Sunday, 9 September 2012

Phrasal Verbs with 'work'

Work against someone/something = to make it harder for someone/something to achieve what they want e.g. We don’t have much time, we are working against the clock.

Work around something = to prevent a problem occurring e.g. Don’t worry about meeting the deadline, we’ll work around it.

Work at = to try hard to improve something e.g. I’ve been really working at my Chinese these past months.

Work yourself into something = to make yourself angry/upset e.g. You are working yourself up. I’m sure Peter didn’t mean it like that.

Work off something = to get rid of anger by exercising e.g. I was so angry after the meeting that I went jogging to work it off.

Work off something = to exercise after eating too much e.g. If you eat too much you have to work twice as hard to work it off.

Work out = to exercise e.g. I usually work out four times a week at the gym.

Work on something = to spend time to improve something e.g. I’ve been working on my Chinese for two years now.

Work on someone = to try to influence their opinion or make them do something e.g. They didn’t want to come with us at the weekend but I’m working on them.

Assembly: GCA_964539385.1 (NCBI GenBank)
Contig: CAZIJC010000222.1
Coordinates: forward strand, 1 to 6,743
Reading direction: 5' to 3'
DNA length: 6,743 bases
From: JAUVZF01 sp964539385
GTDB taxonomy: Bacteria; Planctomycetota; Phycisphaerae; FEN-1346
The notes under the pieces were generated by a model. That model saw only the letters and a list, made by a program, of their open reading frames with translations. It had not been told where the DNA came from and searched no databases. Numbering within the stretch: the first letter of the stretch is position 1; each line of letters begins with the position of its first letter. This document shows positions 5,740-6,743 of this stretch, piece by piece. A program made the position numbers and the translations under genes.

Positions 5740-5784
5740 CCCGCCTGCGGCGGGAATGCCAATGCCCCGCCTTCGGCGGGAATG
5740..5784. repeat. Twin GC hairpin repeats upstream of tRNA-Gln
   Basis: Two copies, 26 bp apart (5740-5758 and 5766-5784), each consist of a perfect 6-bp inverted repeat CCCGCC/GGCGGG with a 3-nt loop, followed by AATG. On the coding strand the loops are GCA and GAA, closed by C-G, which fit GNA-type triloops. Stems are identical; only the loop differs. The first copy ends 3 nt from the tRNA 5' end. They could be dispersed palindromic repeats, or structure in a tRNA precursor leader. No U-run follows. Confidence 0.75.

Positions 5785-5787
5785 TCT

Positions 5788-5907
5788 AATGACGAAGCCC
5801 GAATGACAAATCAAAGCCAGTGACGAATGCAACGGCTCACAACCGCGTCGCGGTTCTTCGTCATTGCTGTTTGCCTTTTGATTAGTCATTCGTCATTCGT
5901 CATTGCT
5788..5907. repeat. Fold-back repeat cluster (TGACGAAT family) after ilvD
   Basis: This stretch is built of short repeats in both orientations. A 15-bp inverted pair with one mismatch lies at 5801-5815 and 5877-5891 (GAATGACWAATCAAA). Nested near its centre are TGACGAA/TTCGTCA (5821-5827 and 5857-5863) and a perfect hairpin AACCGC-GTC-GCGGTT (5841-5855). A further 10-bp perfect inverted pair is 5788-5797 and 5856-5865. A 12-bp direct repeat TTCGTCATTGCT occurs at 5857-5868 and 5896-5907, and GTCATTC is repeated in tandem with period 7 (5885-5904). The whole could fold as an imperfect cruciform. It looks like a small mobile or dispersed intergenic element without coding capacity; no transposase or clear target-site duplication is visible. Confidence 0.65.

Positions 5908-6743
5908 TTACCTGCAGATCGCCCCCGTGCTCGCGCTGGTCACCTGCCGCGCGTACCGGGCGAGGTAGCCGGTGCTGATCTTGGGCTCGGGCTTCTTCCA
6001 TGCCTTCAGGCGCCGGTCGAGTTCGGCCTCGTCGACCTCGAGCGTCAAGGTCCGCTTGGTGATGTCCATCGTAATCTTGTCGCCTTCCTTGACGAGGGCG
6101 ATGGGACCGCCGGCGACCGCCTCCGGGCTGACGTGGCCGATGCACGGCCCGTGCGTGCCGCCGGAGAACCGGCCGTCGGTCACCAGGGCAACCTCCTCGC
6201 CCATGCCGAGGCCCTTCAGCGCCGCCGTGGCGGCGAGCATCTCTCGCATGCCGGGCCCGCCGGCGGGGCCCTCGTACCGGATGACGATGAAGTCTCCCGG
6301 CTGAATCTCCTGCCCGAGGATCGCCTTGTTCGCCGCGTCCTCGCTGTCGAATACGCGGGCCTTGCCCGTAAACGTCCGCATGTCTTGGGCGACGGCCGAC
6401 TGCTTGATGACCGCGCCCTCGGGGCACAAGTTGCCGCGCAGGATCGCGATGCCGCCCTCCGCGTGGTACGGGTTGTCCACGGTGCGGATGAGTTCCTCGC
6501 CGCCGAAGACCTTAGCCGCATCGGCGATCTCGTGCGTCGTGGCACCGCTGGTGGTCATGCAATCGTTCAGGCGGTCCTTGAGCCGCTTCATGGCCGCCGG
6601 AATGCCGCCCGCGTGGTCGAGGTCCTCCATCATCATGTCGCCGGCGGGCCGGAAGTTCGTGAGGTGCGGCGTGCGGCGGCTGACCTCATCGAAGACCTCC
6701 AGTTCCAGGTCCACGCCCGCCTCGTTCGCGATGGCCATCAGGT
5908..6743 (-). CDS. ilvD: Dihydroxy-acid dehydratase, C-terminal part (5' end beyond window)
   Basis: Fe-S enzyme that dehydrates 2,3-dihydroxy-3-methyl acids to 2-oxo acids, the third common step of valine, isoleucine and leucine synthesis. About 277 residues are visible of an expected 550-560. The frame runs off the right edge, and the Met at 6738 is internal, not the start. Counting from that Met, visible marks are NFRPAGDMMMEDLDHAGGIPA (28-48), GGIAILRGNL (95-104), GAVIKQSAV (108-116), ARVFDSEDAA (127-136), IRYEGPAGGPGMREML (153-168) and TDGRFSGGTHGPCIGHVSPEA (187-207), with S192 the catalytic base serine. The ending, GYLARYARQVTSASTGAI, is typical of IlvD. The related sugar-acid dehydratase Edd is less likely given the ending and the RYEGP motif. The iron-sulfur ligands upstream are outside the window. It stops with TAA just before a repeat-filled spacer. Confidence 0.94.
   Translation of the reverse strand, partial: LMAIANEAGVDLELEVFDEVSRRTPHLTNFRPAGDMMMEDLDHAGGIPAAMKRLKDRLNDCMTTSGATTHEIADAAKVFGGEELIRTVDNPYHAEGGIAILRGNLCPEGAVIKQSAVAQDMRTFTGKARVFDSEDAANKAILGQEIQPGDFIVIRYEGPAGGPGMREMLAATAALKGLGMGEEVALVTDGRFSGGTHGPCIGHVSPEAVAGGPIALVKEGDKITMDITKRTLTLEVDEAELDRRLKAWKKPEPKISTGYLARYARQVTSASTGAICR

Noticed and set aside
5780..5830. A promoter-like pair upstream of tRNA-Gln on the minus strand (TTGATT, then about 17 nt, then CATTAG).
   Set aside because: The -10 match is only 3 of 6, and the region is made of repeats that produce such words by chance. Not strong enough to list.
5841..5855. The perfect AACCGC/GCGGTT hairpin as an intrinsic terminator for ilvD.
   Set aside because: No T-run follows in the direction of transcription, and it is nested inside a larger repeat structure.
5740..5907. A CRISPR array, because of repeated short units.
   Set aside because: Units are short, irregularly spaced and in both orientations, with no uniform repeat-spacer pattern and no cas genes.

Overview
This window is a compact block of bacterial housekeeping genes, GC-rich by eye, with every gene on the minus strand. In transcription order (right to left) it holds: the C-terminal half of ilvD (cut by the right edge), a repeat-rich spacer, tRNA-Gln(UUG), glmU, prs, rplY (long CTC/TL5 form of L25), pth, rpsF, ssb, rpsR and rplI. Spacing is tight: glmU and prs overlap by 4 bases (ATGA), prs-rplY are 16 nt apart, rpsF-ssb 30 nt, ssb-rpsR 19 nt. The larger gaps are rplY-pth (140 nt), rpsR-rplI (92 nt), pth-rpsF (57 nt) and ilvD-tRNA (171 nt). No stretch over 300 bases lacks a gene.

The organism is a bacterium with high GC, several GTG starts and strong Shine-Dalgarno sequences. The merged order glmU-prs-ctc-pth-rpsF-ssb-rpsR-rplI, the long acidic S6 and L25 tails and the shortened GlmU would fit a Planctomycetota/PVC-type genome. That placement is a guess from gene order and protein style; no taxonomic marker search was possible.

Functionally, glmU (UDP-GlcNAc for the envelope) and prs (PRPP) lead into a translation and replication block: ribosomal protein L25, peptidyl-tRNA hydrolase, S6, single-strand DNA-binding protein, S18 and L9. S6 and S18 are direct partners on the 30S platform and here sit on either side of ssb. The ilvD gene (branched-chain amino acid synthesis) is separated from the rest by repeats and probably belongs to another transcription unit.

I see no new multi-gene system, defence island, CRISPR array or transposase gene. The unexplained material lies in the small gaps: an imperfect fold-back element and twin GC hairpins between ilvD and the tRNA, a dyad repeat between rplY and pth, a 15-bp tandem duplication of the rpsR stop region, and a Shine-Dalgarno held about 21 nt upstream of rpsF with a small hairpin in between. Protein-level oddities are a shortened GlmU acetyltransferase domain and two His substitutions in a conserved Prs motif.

Work something out = to do a mathematical calculation e.g. Can you work out how much it is going to cost us?

Work something out = to think carefully about a plan/decision e.g. We need to work out how we are going to drive across Canada

Work someone out = to try to understand their character/behaviour e.g. I haven’t been able to work the new secretary out yet.

Work out = to happen in a particular way e.g. We were planning to spend some time in Delhi but things didn’t work out.

Work itself out = a problem solves itself e.g. You shouldn’t worry too much, things have a way of working out by themselves.

Work through = to work without stopping e.g. In order to meet the deadline we had to work through the night.

Work towards something = to try hard to achieve something e.g. I’m working towards buying a new car.

Work someone up = to make someone upset/worried/excited e.g. Leave him alone. Can’t you see you are working him up?

Work up to something = to gradually reach a particular level e.g. I started off being an elementary student but I’m slowly working up to an intermediate level.

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